Women, as Burgess makes clear, go in for all sorts of tiresome relationship autopsies, so it makes sense that he dismisses Edna O’Brien, author of The Country Girls Trilogy,  as “(a) minor, near-popular woman novelist”, a creator of heroines “wronged, demanding, insatiable.”  Penelope Mortimer’s novel The Pumpkin Eater (1962) was compromised by her vision of "the torture of marriage” although Burgess never mentions the protagonist’s illegal abortion, a desperate attempt to save her marriage. The urgency of her narrative leaves him unmoved or, as I now think, affectless.   Mortimer herself told an audience in 1964  "I have put into this novel practically everything I know about men and women and their relationship to one another."    

Even more offensively, women writers, for reasons that elicit no interest from Burgess,  insist on  portraying women’s sexual needs and their search for reliable forms of birth control. He laments the popularity of Mary  McCarthy’s best-selling novel The Group (1963), finding it  “a pity it found so large an audience”   The received wisdom among men, following the introduction of the birth control pill and continuing unshaken until the reality of the AIDS crisis put an end  to the euphoria, was that a sexual “revolution” had rendered sexuality unproblematic for all time.  When the Swedish Academy awarded Doris Lessing the Nobel Prize in 2007 it cited the historic importance of her novel The Golden Notebook: “The burgeoning feminist movement saw it as a pioneering work, and it belongs to the handful of books that informed the 20th-century view of the male-female relationship.” Burgess saw only “a powerful expression of resentment of the male."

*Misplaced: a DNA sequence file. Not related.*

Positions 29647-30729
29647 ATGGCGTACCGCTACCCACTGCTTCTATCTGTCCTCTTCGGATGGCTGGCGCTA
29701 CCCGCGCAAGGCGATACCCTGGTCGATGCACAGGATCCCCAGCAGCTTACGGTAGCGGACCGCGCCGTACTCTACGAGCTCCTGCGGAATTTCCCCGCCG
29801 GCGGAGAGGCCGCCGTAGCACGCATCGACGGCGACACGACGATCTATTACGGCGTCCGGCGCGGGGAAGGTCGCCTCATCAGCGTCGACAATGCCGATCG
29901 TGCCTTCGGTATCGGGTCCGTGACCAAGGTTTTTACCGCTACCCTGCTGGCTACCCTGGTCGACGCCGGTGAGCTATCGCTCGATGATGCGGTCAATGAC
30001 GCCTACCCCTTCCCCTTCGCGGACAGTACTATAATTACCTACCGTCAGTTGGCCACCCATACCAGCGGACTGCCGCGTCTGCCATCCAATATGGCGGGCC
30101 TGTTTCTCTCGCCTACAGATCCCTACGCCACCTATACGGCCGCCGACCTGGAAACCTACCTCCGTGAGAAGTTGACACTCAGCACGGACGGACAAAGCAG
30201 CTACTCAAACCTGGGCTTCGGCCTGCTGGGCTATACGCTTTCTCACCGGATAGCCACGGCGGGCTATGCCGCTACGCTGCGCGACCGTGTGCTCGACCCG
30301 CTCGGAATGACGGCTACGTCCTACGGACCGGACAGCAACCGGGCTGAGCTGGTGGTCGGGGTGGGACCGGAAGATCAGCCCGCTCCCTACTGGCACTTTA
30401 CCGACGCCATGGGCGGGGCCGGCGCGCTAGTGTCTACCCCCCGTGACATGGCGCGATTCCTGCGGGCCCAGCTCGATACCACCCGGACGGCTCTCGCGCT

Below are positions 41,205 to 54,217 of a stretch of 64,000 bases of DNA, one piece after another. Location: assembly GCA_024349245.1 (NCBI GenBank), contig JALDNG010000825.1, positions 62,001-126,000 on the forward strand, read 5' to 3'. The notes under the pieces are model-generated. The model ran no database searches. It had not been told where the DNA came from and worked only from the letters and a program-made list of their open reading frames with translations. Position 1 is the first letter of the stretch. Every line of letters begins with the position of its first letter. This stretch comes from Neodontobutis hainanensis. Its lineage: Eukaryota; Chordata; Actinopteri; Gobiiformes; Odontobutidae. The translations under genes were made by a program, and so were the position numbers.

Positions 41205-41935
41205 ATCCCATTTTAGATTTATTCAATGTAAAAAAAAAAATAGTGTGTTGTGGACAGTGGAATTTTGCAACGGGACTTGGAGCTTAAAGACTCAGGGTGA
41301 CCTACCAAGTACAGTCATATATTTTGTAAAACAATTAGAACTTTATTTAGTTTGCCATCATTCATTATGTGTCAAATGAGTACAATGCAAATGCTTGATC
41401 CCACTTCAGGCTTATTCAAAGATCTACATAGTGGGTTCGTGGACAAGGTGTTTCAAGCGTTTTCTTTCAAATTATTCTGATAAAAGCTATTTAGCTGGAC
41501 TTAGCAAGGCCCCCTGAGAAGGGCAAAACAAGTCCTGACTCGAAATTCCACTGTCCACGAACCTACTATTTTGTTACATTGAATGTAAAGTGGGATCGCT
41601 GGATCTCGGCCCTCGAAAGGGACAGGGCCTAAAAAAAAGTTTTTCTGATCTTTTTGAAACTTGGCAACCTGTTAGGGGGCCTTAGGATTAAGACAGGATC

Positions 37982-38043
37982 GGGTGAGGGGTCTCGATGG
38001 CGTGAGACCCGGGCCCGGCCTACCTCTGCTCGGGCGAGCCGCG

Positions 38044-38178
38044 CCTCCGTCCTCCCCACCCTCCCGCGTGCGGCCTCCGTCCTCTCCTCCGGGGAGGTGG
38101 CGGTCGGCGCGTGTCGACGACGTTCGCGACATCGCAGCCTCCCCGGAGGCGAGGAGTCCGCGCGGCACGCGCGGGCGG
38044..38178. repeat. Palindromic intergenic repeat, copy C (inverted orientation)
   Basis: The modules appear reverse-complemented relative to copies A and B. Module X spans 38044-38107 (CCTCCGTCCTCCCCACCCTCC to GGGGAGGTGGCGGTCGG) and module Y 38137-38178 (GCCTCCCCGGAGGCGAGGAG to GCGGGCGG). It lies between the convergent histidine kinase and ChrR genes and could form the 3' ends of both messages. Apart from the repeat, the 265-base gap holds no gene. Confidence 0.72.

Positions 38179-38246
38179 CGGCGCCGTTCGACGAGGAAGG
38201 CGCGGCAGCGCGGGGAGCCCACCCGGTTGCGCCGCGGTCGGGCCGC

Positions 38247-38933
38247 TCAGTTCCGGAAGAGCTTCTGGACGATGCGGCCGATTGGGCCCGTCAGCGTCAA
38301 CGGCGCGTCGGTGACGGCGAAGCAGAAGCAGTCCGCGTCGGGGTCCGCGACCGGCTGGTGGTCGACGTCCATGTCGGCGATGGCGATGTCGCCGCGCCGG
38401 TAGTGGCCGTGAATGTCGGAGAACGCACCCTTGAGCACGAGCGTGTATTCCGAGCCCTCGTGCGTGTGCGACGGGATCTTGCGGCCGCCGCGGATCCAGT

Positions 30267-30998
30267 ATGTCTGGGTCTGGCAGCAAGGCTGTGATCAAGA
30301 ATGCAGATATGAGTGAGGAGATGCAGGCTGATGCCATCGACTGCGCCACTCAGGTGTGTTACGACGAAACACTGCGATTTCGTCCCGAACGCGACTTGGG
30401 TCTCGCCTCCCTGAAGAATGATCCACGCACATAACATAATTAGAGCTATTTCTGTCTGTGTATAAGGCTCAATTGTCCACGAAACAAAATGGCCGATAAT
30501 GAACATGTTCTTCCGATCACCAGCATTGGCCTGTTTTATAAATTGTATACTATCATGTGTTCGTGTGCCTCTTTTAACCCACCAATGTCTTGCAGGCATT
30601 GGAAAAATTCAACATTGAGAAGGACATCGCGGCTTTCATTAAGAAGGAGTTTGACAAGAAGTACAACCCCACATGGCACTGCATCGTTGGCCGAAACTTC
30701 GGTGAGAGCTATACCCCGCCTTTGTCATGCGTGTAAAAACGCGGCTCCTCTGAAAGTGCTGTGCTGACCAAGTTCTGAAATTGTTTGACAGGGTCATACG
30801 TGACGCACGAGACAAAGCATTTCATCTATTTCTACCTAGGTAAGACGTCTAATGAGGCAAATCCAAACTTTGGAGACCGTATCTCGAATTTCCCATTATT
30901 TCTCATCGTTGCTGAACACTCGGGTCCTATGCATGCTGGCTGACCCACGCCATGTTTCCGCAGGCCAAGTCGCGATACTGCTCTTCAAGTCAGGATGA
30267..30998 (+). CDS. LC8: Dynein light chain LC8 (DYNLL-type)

Burgess, a canny self-promoter, even provided his own back cover blurb: “..(to hurl oneself arbitrarily at the library fiction shelves is to waste a lot of time and to insult the novel)” and “…it seeks to instruct, not inflame.”  No0 comment.
The terms may have been updated or cleaned up in recent decades but triumphal masculinity is still with us and scholarship still serves as its handmaiden.  As for the term virago, there are two common definitions a.) an angry woman who complains and criticizes. and b.) a woman who displays exemplary and heroic qualities.  I'll have both, please.

NOTE TO READERS: more parts on the way.

Image:
Grace Crowley - Portrait of Lucy Beynis, 1929, Art Gallery of New South Wales, Sydney.

2 comments:

Tania said...

Dear virago, this définitions in french from TLF :
"VIRAGO, subst. fém.
Vieilli ou rare. Femme de grande taille, robuste, d'allure masculine. Virago moustachue. Marie-Bonne, une grande virago de Sombernon, sur la montagne. Elle était toute pleine d'histoires et de sagesse (LARBAUD, Barnabooth, 1913, p. 240).
En partic., péj. Femme grossière et autoritaire aux manières rudes. Synon. dragon, gendarme, harpie, mégère. Une virago cocardière, une de ces créatures sans sexe, qui tiennent du zouave et de la jument (AYMÉ, Travelingue, 1941, p. 213).
Littér. Femme aux qualités viriles. Cette virago, d'immortelle mémoire, Qui de son sang impur [de Marat] vint rougir sa baignoire (POMMIER, Républ., 1836, p. 191)."
Nice to read you.

Jane said...

Tania, thanks for the French definitions. I like that we can take a word that has been used to shame women and turn it to something to be p[proud of.